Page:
Tuesday, April 21, 2009


The Pads...Again

Maybe it's just me, but I sort of consider the Padres to be an ally of sorts to the Giants in the NL West, kind of a Great Britain to our America. They're fairly innocuous, they have a great ballpark in a great city, and they hate the Dodgers with almost equal passion. I've always said that if the Giants aren't going to win the West it may as well be San Diego. I have nothing against them. Nothing. Well, maybe a little against Scott Hairston.

The Pads were supposed to be the worst team in the league by an arm and a leg, but they now sit at 9-4. Perhaps they fooled us all. Maybe when the Giants were in San Diego getting their bleep handed to them, they were in actuality getting smoked by one of the NL's elite. Maybe we've been so distracted by talk of John Moore's loud divorce that we didn't see the quality of the product on the field. Maybe Kevin Towers and Paul DePodesta are sneakier than we think. Maybe David Eckstein Is Magic will lead the Padres to the promised land.

Tonight Matt Cain goes for his second win, but his chances of getting it are slim because he brings his teammates down with his gloomy gus attitude in the dugout. Seriously. Just ask Tim Keown. I know it sounds batshit stupid, but hey, I'm ready to believe. I know Keown has no real evidence to prove his point, but who needs facts? The reason why Cain is 15-30 over the past two seasons despite well above-average ERAs is because his teammates don't like him. Makes perfect sense to me.

Monday, April 20, 2009


Free Andres Torres

This weekend, Giants starting pitchers surrendered exactly zero runs. None. Nada. Zilch. And yet they still managed to lose a game. Such is 2009 Giants baseball, I guess, where the offense makes a pitcher like Doug Davis look like a Hall-of-Famer, necessitating spotless performances from the starting pitchers day in, day out. Yesterday the winning runs came on a sacrifice fly and a double play ball with the bases loaded. Exciting! Pity the local sports newscasters who have to scramble together a highlight package from that.

The offense stinks right now, but it's worth it to remember that back in 2004 the Giants got off to a similar rough start, and it seemed like they were going to have trouble scoring runs all year behind their Neifi- and crotch-kicker-led attack. That team went on to win 92 games and score 850 runs. Now, this team as it is now won't even break 750 (and of course that '04 team had that guy named Bonds on it), but we shouldn't start drawing comparisons to the 1992 Angels after a slow two weeks. Guys get hot, batters will regress to the mean. They aren't this bad. Trust me.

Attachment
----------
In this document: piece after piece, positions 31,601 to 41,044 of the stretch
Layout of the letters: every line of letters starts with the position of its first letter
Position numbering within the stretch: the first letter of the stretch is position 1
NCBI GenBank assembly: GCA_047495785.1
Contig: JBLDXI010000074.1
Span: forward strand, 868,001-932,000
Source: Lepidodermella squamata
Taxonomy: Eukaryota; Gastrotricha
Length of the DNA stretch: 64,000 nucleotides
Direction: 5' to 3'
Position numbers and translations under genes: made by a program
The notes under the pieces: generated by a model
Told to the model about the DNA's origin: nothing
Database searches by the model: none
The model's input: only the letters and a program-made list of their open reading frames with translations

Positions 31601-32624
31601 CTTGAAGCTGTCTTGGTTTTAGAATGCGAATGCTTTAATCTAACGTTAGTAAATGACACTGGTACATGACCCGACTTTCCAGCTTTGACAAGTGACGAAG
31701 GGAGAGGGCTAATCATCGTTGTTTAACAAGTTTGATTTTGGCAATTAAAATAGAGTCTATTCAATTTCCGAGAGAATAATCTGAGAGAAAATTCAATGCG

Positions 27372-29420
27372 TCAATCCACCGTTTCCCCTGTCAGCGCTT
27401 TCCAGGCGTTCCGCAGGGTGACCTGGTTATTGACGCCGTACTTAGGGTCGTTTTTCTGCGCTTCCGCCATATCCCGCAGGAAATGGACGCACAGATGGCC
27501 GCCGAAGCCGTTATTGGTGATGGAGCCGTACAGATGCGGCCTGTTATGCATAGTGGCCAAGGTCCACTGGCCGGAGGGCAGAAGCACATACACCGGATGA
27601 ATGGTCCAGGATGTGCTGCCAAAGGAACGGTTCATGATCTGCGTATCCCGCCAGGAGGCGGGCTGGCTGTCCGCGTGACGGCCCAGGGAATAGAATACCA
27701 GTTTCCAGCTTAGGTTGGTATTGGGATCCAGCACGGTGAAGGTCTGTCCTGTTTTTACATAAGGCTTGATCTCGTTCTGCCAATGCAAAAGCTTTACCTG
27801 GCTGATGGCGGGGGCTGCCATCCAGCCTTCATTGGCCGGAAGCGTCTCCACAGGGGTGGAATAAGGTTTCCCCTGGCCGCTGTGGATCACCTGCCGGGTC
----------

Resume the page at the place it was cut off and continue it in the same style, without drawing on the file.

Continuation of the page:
So on to happier things, like the pitching. Jonathan Sanchez, Tim Lincecum and Randy Johnson all dominated, with only Lincecum getting the Matt Cain treatment. When Lincecum didn't come out for the ninth in Saturday's game, I could just hear the radio blowhards sharpening their pitchforks. Sure enough, the bullpen immediately came in and lost the game. I stayed far away from the KNBR dial on that afternoon, my friends.

What I didn't realize, until looking at the box score just now, is that Lincecum was only at 98 pitches, in which case the raving post-game callers may have had a point. Let me get this straight. Bruce Bochy ignores pitch counts in order to give Lincecum a shot at a meaningless shutout late in the season (with a big lead, no less), but bows to them in an extremely tight, early season game when the team isn't dead yet? I don't get it. I understand not trying to max him out early, but Lincecum was cruising, and he wasn't in a pitch count danger zone.

Also, pulling Randy Johnson after only 73 pitches was strange. Yes, the man is 45, but he was untouchable all game and didn't look tired at all. Maybe he asked out, I don't know, but I guess it was all rendered moot since Bob Howry and Brian Wilson made quick work of the DBacks to end the game. All in all, a good weekend and a series win, although it'd be nice if the hitting weren't so darned ugly.

Surprise of the weekend: How about Andres Torres? One week after Giants fans were baffled by the mere sight of his name on the Opening Day roster, they were cheering his name after he cracked a late-inning home run on Friday night, and it was no cheapie! It was only his second major league home run. He seemed like the first guy to Fresno when the Giants realize they need another catcher, but if he gets more big hits like that, he just may hang around some.

Hero of the Weekend: Giants starting pitchers. Duh. Now, if the starters can throw up a 0.00 ERA for the rest of the season, I smell rings, baby!

Zero of the Weekend: Travis Ishikawa. 0 for 9 in three games with six strikeouts. He looks absolutely horrible at the plate right now. How long do the Giants give him before their patience runs out? The end of the month? Two months? A youth movement obviously means giving these guys a chance, but he doesn't look like a major leaguer now.

Also, if not the Ish, then who? Shift Sandoval over and play (lord help us) Juan Uribe at third? Stick Eugenio Velez there and pray he learns how to field a routine ground ball? Unfortunately, it doesn't get any easier for Ishikawa with Jake Peavy and Chris Young coming to town this week. At least he's being given the chance to mess himself that poor Dan Ortmeier wasn't.

Friday, April 17, 2009


Stankeye Quote of the Week

From some commenter on a BTF thread:

"Cody Ransom is the worst player I've ever seen"

Geez, and I thought I was hard on the guy.


Requiem for a Post-Sweep Dream

I tuned out of last night's game right about the time Doug Mientkiewicz tore his shoulder apart sliding into second base. By that time, the game had degenerated into too much ugliness to handle. Bad defense, bad pitching, no hitting, and now an old Stankeye fave hurting himself after ripping a Giant-killing double. It finished off a bad, brutal sweep. Move on, nothing to see here.